The fact that asbestos exposure can cause malignant mesothelioma and other asbestos-related diseases is well established. However, despite years of research, the actual mechanisms by which asbestos fibers cause disease on a cellular level remain unclear. The International Mesothelioma Program (IMP) research team at the Brigham and Women’s Hospital in Boston continues to investigate the role of asbestos in the development of mesothelioma. They hope these studies will improve mesothelioma patient treatment and recovery leading to the ultimate goal of finding a cure for this deadly tumor.
Focusing on Asbestos Fibers
Researchers such as John Godleski, M.D. at the International Mesothelioma Program want to answer three basic questions about asbestos in the body and its relationship to mesothelioma. They want to know what kinds of asbestos fiber are present, how much is there and where those fibers are located. Using various scientific equipment and innovative techniques including confocal microscopy, chemiluminescence on in vivo or live tissue, and scanning electron microscopy, they are able to answer some of these questions.
Confocal microscopy captures images that are cross-sections of tissue samples. These two-dimensional slices can be combined to create a three-dimensional volume or model which helps researchers visualize the precise locations of the asbestos fibers in the tissue. Knowing where the asbestos fibers are located is key to understanding the mechanism of translocation, which is the way asbestos fibers deposited in the lungs are transported to the pleura or lining in the lungs and abdomen.
The amount of reactive oxygenation species or ROS present in a tissue sample can be measured using in vivo chemiluminescence techniques. High levels of ROS can damage DNA and may be linked to the development of cancers such as mesothelioma. The IMP research team uses chemiluminescence to determine the timing and location of this important process.
Lastly, when asbestos fibers are identified accurately, the amount of asbestos fibers or fiber burden can be estimated with electron microscopes. The type of fiber may be compared with the patient’s asbestos exposure history to correlate certain fiber types with the development of mesothelioma.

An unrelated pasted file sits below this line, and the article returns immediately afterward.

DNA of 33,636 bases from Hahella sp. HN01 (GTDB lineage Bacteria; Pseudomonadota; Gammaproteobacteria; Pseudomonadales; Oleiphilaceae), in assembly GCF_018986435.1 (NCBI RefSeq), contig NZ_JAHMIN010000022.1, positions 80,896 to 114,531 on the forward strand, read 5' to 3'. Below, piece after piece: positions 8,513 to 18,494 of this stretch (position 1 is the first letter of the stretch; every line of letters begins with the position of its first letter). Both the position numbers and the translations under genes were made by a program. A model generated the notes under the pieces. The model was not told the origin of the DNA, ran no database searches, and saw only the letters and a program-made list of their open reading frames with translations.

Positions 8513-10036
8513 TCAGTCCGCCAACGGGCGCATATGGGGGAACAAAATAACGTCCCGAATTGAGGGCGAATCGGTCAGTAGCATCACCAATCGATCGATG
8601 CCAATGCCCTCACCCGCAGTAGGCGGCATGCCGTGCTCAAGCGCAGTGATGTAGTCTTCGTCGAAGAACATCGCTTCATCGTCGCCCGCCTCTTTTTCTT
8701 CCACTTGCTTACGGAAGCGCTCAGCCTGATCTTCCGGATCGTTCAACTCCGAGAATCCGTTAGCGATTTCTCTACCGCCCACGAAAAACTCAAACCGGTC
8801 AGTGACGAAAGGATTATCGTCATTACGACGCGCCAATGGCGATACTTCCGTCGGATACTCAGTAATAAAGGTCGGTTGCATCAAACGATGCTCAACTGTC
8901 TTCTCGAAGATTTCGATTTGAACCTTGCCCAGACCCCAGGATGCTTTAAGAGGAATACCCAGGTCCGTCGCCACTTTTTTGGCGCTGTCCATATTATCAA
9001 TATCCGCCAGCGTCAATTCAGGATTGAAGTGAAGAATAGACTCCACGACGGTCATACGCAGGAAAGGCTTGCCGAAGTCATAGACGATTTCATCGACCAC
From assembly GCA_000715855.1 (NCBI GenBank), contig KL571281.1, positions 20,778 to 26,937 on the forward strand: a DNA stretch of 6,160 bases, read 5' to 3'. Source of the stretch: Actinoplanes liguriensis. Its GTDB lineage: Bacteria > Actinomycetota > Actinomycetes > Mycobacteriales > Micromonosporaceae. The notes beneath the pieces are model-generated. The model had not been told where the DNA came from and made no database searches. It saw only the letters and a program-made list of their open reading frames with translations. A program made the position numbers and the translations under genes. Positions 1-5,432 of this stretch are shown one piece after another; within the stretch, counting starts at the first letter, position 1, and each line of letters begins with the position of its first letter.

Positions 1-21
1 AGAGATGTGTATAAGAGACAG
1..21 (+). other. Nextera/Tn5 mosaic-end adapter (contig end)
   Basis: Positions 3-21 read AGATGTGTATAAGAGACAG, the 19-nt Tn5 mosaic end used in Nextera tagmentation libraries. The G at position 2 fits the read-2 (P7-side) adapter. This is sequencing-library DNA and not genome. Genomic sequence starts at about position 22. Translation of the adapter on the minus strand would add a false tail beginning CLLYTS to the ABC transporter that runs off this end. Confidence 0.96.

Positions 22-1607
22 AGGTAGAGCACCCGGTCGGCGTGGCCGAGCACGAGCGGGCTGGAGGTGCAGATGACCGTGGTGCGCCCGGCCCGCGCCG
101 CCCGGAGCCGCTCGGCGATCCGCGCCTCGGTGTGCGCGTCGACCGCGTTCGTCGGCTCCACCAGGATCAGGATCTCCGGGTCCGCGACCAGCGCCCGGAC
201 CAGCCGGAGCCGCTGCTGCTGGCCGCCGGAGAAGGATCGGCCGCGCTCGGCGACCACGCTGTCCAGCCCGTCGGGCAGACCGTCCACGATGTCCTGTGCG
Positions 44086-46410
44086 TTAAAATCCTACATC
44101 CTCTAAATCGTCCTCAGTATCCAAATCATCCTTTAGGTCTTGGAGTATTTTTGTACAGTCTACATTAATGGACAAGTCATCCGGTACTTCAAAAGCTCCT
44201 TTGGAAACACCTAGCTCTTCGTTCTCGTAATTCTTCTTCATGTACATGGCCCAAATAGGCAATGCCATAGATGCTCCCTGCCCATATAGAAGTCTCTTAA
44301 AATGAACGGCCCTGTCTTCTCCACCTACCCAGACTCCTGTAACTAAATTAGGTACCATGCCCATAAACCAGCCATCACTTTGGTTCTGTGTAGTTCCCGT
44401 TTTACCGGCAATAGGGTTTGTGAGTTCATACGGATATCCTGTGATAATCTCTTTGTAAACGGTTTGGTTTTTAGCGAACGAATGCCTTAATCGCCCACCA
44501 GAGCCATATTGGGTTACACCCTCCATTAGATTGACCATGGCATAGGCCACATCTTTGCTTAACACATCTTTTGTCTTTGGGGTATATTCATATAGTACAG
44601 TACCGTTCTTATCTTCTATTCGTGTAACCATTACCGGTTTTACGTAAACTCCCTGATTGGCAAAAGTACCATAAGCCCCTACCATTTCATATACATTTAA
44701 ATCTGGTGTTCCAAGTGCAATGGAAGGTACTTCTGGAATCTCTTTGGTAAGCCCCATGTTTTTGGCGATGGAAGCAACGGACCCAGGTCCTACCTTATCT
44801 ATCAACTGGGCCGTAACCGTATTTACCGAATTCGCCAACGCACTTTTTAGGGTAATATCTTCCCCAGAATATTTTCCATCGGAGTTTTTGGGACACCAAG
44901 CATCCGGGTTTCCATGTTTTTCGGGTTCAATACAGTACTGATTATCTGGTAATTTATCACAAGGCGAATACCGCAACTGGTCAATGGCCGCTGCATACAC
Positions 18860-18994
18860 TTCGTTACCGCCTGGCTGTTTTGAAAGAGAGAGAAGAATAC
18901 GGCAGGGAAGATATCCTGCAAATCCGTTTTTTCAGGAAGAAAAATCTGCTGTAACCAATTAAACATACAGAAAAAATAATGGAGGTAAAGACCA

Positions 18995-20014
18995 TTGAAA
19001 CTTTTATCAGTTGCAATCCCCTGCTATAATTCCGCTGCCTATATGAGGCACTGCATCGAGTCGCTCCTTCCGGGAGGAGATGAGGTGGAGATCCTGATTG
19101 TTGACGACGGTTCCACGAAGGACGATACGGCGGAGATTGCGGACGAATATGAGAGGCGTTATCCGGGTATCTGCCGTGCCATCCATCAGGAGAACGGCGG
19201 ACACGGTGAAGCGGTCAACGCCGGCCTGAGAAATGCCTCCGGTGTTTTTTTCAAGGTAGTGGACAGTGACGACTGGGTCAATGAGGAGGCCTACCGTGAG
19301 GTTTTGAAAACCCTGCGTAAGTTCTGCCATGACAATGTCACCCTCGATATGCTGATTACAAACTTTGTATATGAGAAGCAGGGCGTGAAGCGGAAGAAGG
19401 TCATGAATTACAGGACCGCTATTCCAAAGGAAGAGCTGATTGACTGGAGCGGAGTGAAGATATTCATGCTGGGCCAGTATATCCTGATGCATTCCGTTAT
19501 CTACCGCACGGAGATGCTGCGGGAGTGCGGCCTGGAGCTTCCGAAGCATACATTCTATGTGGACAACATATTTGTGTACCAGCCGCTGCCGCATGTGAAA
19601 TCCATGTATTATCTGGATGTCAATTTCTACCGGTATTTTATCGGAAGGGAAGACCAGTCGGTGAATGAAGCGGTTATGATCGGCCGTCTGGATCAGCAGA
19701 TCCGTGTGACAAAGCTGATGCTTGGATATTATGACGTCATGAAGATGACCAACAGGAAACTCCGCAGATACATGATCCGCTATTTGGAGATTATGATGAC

Possible Implications for Mesothelioma Treatment and Prognosis
One approach to prevent the development of mesothelioma is to try to block, disrupt or alter the process of translocation of asbestos fibers from the lungs to the pleura. As noted earlier, in vivo chemiluminescence can identify susceptible regions like the lymphatic system involved in the translocation process. This information could be used to slow down the movement or allow removal of the fibers before they are able to develop mesothelioma in the pleura.
The IMP investigators observed that pleural malignant mesothelioma patients with lower asbestos burdens have a higher survival rate than those patients with the highest burdens. They discovered an association between asbestos fiber burden and degree of tumor suppressor gene silencing. Higher asbestos burden corresponded to an increase in epigenetic silencing of tumor suppressor genes in mesothelioma. This may explain why patients with lower asbestos fiber burden are predicted to have better clinical outcomes.
Need for Asbestos Research Remains
The use of asbestos through the 1980s and later in the United States and long latency means that mesothelioma will affect a significant number of exposed individuals for the foreseeable future. Ilana Waxman, managing partner of Galiher DeRobertis & Waxman, a law firm that has represented mesothelioma patients for more than 30 years, agrees with the International Mesothelioma Program researchers that “additional studies of the role of asbestos in the development of mesothelioma are necessary and will help improve treatment and prognosis of this deadly cancer.”